2. Find some old forward, pinion, and reverse gears in the village. Count the teeth on each. How many are there on the pinion gear? On the forward gear? If the forward gear turns one time, how many times has the pinion gear turned?

    Answers will vary

  3. Using the information you discovered from the above question, if the engine is turning 5,000 rpm, how many rpm is the prop turning?

    Answers will vary

  4. The pinion gear in my motor turns 2 1/2 times for every turn of the forward gear. The engine is turning 5,000 rpm. How fast in rpm is the prop turning?


  5. Find the cost of a new outboard motor? Find the cost of a new lower unit for the same motor. What percentage of the cost of the whole motor is the lower unit? (A 30-horsepower Mariner costs $3,200 and a whole new lower unit costs $1,356. Use this example if you can’t find your own figures.)

    Answers will vary. 42.37%

  6. Pat has to buy parts for his lower unit. Pinion gear $32, forward gear $45, seals $5.75, reverse gear $45, new prop shaft $37, new prop $127, and grease $3.75. How much did it cost him to hit the rock?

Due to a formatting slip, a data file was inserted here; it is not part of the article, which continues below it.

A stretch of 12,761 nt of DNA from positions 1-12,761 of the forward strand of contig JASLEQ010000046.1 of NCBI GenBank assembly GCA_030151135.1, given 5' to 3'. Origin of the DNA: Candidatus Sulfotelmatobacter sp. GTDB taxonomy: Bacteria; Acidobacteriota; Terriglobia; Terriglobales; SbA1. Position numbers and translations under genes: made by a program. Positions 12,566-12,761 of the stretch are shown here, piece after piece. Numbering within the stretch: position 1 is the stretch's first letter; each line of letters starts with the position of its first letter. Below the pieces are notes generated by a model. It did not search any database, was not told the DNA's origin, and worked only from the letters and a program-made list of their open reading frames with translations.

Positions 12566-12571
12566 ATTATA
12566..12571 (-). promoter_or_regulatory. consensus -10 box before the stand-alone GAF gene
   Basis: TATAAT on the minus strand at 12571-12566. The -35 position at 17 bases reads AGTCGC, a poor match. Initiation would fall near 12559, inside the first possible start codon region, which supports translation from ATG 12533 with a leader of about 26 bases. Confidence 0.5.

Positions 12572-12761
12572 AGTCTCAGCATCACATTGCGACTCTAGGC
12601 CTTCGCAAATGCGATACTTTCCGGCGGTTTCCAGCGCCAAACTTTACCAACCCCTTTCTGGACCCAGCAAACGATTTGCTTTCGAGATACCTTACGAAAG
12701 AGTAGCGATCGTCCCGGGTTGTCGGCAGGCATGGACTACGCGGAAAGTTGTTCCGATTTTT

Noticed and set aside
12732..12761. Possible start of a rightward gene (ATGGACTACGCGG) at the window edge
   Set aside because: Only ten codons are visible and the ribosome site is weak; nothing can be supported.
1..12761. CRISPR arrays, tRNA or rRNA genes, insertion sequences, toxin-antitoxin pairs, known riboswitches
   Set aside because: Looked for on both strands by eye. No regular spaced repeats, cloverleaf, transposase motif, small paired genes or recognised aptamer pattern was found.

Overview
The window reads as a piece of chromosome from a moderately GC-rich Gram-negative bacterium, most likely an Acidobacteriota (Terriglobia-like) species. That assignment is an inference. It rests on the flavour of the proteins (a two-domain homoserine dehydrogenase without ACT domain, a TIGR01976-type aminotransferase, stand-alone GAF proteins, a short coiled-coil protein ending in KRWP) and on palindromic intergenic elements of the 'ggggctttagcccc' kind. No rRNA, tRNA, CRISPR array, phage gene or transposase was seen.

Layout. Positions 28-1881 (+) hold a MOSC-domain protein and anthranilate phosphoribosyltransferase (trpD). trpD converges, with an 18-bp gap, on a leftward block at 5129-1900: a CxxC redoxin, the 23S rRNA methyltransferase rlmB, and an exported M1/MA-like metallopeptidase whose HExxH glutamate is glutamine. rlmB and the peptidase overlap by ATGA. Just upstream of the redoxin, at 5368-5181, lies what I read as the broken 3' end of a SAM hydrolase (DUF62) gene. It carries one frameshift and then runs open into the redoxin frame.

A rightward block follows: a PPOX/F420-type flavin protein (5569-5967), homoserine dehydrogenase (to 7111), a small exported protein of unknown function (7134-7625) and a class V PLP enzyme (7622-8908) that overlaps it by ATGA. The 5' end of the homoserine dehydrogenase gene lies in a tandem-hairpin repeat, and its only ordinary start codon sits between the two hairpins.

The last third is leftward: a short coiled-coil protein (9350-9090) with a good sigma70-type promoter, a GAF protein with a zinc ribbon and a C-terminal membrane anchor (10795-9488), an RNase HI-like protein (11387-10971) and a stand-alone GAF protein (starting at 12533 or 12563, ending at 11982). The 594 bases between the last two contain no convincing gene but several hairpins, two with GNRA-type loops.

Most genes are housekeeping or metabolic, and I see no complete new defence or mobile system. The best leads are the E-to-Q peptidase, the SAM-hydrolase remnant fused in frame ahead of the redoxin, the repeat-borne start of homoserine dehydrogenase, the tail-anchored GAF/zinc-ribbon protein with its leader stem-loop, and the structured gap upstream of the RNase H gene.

7. A new stainless steel prop is $250. An aluminum prop is only $105. The stainless prop lasts two times longer than the aluminum. Which is more economical?


  8. A speed prop supposedly goes forward 13” for every revolution, but in reality it only goes 6.5”. What percentage of efficiency is this?


  9. Frank can get a second hand lower unit for $675 or a new one for $1,172. The used one will last two seasons and the new one will last four. Which is more economical?

    The new one is cheaper

  10. Aluminum props used to cost $15 each in 1972. Now they are $120. What percent increase does this represent?


Questions or comments?